Dawson and Watts are perfect in their roles and compliment each other well. They sing beautifully together, most notably the ballad "Love Never Goes Away." The melodious, toe-tapping score, including "Bless Your Beautiful Hide", "Wonderful, Wonderful Day", and "Glad That You Were Born,quot;, is gingerly played by the house orchestra under the musical direction of Tom Helm. Designer Jess Goldstein's puts the cast in some colorful 19th century western garb. Anna Louizos's awesome scenic designs, especially the dense green forest of tall trees that part to reveal various locations, including the cabin in the woods, and the town square are awesome, as eye-catching as all "those beautiful hides." An avalanche opens Act II, but it is the bare-chested male dancers in one scene that get the bigger oohs and ahs from the audience. This is a terrific show for the whole family to enjoy, so don't put it off.

Seven Brides for Seven Brothers
Lyrics by Johnny Mercer Book by Lawrence Kasha & David Landay Music by George de Paul
New Songs by Al Kasha, Joel Hirschhorn, Randy Bobish, Setphanie Fittro, Luke Longacre
Based on the MGM Film and The Sobbin1 Women by Stephen Vincent Benet
Choreographed By Patti Colombo
Directed By Scott Schwartz
Cast (in alphabetical order): Michelle Dawson, Margot De La Barre, Christina Rae Hedrick ,Sarah Marie Jenkins, Kate Marilley, Denise Payne, Karl Warden, Edward Watts, Christian Delcroix, Travis Kelley, Eric Sciotto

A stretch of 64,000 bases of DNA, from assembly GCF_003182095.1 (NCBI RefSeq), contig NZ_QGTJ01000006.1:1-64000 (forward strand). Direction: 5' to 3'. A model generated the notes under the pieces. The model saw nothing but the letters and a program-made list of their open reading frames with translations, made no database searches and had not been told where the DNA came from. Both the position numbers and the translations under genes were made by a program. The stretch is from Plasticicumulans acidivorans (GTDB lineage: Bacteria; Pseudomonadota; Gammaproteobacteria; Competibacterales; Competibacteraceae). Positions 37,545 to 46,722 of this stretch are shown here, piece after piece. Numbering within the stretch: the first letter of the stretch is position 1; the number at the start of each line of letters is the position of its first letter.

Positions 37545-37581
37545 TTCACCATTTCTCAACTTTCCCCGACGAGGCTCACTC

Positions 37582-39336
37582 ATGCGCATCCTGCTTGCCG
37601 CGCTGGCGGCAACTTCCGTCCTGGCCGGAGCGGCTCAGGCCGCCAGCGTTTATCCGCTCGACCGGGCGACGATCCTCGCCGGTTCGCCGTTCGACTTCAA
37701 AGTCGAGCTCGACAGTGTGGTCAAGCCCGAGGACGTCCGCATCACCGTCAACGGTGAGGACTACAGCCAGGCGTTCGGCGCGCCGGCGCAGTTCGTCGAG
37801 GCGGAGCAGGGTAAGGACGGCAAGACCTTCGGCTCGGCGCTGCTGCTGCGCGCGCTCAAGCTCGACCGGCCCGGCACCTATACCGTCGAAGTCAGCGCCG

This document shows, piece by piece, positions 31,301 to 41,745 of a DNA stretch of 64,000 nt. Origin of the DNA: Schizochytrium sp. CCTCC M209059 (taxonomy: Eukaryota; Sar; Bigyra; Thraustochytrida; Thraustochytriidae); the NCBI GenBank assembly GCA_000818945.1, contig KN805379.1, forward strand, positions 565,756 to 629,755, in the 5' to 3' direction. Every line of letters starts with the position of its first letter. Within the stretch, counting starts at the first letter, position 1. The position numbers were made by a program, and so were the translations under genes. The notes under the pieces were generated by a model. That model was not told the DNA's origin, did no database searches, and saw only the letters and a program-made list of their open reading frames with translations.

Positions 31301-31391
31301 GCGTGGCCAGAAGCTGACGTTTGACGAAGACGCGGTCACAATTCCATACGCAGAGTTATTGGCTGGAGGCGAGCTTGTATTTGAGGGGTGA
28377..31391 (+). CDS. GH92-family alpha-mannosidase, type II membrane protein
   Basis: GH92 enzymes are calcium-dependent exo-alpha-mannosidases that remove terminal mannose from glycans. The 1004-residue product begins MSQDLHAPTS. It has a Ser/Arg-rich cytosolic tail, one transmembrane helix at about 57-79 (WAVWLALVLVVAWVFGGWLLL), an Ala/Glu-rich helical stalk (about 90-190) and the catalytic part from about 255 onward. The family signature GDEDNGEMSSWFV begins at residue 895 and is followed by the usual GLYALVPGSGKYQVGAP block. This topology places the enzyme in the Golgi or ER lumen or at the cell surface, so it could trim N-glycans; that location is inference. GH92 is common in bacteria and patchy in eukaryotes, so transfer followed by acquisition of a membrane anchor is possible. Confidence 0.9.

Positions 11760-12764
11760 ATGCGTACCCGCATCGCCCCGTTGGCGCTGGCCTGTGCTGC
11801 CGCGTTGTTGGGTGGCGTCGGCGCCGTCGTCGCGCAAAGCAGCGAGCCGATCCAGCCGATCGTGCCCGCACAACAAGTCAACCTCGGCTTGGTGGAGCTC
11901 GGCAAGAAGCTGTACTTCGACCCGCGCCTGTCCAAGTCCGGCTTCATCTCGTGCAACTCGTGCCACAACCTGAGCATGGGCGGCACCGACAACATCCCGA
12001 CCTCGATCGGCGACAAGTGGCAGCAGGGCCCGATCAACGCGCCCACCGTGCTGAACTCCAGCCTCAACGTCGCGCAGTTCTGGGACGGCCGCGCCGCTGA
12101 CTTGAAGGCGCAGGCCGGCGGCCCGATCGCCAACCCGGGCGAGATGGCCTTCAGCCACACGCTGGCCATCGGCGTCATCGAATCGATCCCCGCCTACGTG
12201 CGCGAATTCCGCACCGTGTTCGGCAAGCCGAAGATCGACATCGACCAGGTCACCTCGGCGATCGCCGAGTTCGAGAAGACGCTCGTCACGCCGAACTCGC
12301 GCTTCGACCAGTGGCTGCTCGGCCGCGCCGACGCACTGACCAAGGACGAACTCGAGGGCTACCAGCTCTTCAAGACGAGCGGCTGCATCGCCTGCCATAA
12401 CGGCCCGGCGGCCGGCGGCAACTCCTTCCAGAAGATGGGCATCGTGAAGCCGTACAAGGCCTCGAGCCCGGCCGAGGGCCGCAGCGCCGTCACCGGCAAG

Scenic Design: Anna Louizos
Costume Design: Jess Goldstein
Lighting Design: Donald Holder
Sound Design: Randy Hansen, Christopher "Kit" Bond
Hair & Wig Design: Charles G. Lapointe
Dance Music Arrangements: Sam Davis
Fight Director: J. Allen Suddeth
Music Director: Tom Helm
Paper Mill Playhouse, Brookside Drive, Millburn, N.J.
Running time: 2 hours 30 minutes including intermission
From 4/11/07 to 5/13/07; opening 4/15/07
Wednesdays at 7:30 PM, Thursday at 2 PM & 7:30 PM, Friday at 8 PM, Saturdays at 2 PM & 8 PM and Sundays at 2 PM & 7:30 PM.
Tickets: $19 to $68, 973/ 376- 4343
Review by Simon Saltzman based on April 14, 2007performance
Musical Numbers
Act One
  • Bless Your Beautiful Hide (part 1) Adam
  • Gallant and Correct Townspeople
  • Bless Your Beautiful Hide (part 2) Adam
  • Wonderful, Wonderful Day Milly, Mrs. Hoallum, Mrs. Sander, and Brides
  • I Married Seven Brothers Milly and Town Elders
  • Coin' Courtin' Milly and Brothers
  • The Challenge Dance Fully Company
Act Two
  • Suitor's Lament Suitors, Preacher, Mr. Hoallum, and Mr. Sander
  • Where Were You? Adam
  • We've Gotta Make It Through The Winter Brothers/Lonesome Polecat Milly, Brides, and Brothers
  • Spring, Spring, Spring Brides and Brothers
  • Glad That You Were Born Milly
  • Love Never Goes Away (reprise) Milly and Adam
  • Wonderful, Wonderful Day (reprise) Milly and Adam


Running Time:

Reviewed by
broadway musicals: the 101 greatest shows of all time
Easy-on-the budget super gift for yourself and your musical loving friends. Tons of gorgeous pictures.

Leonard Maltin's Classic Movie Guide
Leonard Maltin's 2007 Movie Guide

At This Theater Cover
At This Theater

Leonard Maltin's 2005 Movie Guide

The Broadway Theatre Archive>


©Copyright 2007, Elyse Sommer.
Information from this site may not be reproduced in print or online without specific permission from